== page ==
At least if a big company releases something open you can have a higher level of confidence that the quality will be good without having to spend the time performing your own quality control.

    Additionally, larger companies tend not to use the latest GPL which I have come to dislike for being too dictatorial (and therefore less 'free', ironically).

    Herbie

  • User profile image
    Ray7

    , Dr Herbie wrote

    @fanbaby: Part of the problem (in my experience) is quality control -- taking a 'jewel' from someone you don't know might well turn out to be made of paste, or even worse contain arsenic that poisons everything.

    At least if a big company releases something open you can have a higher level of confidence that the quality will be good without having to spend the time performing your own quality control.

    Additionally, larger companies tend not to use the latest GPL which I have come to dislike for being too dictatorial (and therefore less 'free', ironically).

    Herbie

    I've rarely had a problem with the quality of an OSS product; the issue is usually that the project gets abandoned.

    But this can happen with commercial software, so ...

    With someone like Microsoft running this, you can guarantee that the whole shooting match will be well documented, something that OS often lacks.

     

  • User profile image
    evildictait​or

    I've rarely had a problem with the quality of an OSS product; the issue is usually that the project gets abandoned.

    But this can happen with commercial software, so ...

    Yes, but if you're paying a company money, you have some kind of recourse on them to ensure that they patch their product and continue to support it whilst you keep paying.

    Joe-in-his-bedroom has no real incentive to produce high-quality code, or to provide prompt patches or to support your product beyond a few weeks after it becomes business critical to your company.

     

    Case in point: IE6 might be possibly the worst invention since sliced-bread, but it was absolutely business critical to a ton of organisations. It was supported by Microsoft for a full 10 years whilst they had 3 newer major versions available. Microsoft would still patch IE6 for critical updates long after Microsoft was actively telling customers not to use it.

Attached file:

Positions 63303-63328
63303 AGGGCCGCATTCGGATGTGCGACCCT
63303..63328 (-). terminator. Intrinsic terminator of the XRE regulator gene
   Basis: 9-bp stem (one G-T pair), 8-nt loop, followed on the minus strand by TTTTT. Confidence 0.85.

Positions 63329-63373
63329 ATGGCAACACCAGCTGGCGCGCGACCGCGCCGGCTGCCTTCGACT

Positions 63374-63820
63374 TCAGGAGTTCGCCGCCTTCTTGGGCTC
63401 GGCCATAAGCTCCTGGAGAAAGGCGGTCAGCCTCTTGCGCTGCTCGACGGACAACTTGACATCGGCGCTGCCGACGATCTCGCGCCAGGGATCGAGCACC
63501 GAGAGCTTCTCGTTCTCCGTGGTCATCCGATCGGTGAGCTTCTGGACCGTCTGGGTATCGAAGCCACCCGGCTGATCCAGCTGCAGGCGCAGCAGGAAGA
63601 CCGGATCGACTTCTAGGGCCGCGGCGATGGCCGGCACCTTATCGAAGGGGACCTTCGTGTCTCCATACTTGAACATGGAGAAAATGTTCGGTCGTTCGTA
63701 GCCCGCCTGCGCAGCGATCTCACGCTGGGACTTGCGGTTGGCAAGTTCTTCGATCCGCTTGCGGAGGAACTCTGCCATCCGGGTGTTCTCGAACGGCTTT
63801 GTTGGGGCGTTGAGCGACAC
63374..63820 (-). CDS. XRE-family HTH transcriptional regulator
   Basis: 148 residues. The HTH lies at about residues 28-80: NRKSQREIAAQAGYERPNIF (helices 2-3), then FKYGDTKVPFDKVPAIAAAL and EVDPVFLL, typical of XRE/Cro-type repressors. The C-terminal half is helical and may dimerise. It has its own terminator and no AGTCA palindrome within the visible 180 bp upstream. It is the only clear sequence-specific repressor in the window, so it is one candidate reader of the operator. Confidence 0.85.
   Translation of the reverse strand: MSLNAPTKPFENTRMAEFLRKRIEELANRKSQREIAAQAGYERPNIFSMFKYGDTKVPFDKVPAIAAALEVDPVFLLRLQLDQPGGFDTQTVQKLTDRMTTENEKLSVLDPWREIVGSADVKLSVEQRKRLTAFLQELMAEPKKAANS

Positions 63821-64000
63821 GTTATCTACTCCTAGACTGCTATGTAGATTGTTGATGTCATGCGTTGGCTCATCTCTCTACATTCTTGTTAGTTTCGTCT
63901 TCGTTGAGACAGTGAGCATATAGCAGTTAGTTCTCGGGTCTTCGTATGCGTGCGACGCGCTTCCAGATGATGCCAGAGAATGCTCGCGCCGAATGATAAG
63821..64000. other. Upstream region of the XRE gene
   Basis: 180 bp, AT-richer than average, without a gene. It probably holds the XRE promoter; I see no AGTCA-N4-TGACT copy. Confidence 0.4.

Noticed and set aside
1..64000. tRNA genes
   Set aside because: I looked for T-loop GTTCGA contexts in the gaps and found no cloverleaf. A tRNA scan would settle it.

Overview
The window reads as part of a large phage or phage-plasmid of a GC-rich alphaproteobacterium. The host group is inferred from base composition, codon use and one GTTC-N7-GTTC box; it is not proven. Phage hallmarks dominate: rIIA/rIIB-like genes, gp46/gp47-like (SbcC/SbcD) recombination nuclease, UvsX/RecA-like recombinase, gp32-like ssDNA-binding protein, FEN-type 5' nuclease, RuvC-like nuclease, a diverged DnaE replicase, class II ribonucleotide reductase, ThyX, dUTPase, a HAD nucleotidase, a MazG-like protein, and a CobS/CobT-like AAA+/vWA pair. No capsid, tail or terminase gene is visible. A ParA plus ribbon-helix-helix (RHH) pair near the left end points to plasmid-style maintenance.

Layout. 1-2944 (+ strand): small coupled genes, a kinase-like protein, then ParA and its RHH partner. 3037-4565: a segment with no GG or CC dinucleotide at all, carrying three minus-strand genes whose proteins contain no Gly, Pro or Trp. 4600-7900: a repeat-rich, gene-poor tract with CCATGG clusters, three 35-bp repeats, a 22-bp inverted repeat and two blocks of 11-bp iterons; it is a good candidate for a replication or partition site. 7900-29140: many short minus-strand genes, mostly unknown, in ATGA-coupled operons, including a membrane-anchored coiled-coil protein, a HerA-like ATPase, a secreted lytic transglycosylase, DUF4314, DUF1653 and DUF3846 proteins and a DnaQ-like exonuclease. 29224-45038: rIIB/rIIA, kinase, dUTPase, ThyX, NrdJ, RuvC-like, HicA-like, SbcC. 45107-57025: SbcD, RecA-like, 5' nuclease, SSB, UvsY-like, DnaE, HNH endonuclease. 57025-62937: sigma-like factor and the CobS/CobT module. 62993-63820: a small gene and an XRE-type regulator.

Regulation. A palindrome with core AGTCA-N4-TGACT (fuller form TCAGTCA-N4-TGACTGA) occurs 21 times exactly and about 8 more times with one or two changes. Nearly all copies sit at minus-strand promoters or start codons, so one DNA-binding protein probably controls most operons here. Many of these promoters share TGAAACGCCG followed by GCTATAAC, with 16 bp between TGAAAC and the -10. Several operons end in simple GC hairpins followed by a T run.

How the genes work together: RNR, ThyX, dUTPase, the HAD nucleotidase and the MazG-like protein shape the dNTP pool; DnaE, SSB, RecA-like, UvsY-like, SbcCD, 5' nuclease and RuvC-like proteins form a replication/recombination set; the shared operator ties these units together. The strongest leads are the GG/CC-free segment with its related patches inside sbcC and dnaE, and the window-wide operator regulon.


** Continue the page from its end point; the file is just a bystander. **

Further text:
The upshot of this was that companies for whom IE6 was critical, didn't have to fight the ideology of companies like Google who silently update, remove features, swap things around and generally play shenanigans with any business's attempt to script the browser or bundle it into business critical apps.

    So yes, Chrome might be great for normal home-users, but it (and FOSS projects like it) are never going to be loved by enterprise in the way that IE is loved, because enterprise wants programs to be supported and reliable for as long as at all possible. Whereas FOSS developer like to change things, give users (rather than administrators) lots of customisations, like to support only the most recent version, and like having seamless, non-optional updates that make it incredibly difficult for large organisations to deploy.

    FOSS is great for home, but it really sucks for companies.

  • User profile image
    AndyC

    @evildictaitor: Very true. But even with projects from Google, the king of abandonware, enterprises are more inclined to have trust in a product because there is at least somewhere they can go and offer money to get a fix if they get desperate. And there's likely to be more than one guy working on fixing critical bugs. You just don't get that level of confidence when it's a project mostly driven by one individual, which the majority of FOSS projects are.

  • User profile image
    Bass

    @AndyC:

    That's the thing, because it is open source it's much easier to offer money to get a fix because you have options. Hell, you can fix it yourself!

    If the software is proprietary, good luck with that. The proprietary originator might have even went bankrupt and the source code lost in the chaos. Hell, the whole idea that you'd trust parts of your critical business systems to a random external vendor with different business interests is crazy.